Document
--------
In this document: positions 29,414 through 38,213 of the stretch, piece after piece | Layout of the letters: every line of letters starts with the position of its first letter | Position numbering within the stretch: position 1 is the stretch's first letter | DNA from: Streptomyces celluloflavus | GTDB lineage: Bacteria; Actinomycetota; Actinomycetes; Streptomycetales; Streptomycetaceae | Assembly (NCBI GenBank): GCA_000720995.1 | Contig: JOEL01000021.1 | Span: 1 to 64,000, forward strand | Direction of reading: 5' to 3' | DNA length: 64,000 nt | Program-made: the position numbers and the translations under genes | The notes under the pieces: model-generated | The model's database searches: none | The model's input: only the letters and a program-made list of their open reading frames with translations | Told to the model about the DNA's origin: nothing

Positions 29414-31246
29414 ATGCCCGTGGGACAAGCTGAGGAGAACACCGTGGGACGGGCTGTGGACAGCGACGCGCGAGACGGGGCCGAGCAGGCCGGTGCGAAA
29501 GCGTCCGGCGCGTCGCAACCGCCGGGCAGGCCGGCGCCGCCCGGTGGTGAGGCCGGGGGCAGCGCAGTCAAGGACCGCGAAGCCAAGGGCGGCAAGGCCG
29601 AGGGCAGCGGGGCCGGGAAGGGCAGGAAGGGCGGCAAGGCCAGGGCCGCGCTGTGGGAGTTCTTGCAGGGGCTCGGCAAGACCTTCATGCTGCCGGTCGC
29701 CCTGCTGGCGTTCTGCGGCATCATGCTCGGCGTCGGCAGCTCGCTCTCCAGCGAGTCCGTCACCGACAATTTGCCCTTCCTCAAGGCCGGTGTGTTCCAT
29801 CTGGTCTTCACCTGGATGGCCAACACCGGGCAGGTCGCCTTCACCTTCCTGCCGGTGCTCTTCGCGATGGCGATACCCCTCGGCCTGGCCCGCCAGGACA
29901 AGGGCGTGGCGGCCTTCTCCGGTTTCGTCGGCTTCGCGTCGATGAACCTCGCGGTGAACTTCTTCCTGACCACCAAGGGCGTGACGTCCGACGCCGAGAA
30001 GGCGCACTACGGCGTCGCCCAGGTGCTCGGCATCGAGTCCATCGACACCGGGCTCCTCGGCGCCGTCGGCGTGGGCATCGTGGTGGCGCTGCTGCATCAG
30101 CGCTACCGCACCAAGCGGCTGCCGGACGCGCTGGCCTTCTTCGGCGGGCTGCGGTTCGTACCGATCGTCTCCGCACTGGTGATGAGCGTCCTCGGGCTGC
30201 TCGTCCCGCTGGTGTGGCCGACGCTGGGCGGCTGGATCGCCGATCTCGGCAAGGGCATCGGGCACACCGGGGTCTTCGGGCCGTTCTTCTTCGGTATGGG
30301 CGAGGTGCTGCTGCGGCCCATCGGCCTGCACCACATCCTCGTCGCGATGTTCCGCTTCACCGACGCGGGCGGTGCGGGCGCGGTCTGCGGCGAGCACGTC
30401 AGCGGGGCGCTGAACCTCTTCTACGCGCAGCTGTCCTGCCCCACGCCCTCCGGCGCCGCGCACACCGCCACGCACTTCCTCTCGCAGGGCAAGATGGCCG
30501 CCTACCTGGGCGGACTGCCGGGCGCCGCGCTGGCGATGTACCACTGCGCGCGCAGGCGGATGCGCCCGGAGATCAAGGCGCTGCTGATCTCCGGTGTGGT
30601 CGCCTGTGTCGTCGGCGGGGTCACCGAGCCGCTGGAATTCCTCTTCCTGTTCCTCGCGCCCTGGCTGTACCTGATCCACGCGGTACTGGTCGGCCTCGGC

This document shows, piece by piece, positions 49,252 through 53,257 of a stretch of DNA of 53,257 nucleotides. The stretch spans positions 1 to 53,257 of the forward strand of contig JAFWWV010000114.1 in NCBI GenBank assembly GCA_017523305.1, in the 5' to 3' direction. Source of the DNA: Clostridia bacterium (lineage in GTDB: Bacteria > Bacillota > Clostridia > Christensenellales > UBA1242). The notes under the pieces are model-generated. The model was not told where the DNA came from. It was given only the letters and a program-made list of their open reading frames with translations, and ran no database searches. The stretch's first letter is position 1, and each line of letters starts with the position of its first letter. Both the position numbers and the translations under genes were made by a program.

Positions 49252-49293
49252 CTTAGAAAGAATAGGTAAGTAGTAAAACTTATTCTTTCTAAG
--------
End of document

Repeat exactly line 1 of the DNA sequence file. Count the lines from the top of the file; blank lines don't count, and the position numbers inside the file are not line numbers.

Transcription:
In this document: positions 29,414 through 38,213 of the stretch, piece after piece | Layout of the letters: every line of letters starts with the position of its first letter | Position numbering within the stretch: position 1 is the stretch's first letter | DNA from: Streptomyces celluloflavus | GTDB lineage: Bacteria; Actinomycetota; Actinomycetes; Streptomycetales; Streptomycetaceae | Assembly (NCBI GenBank): GCA_000720995.1 | Contig: JOEL01000021.1 | Span: 1 to 64,000, forward strand | Direction of reading: 5' to 3' | DNA length: 64,000 nt | Program-made: the position numbers and the translations under genes | The notes under the pieces: model-generated | The model's database searches: none | The model's input: only the letters and a program-made list of their open reading frames with translations | Told to the model about the DNA's origin: nothing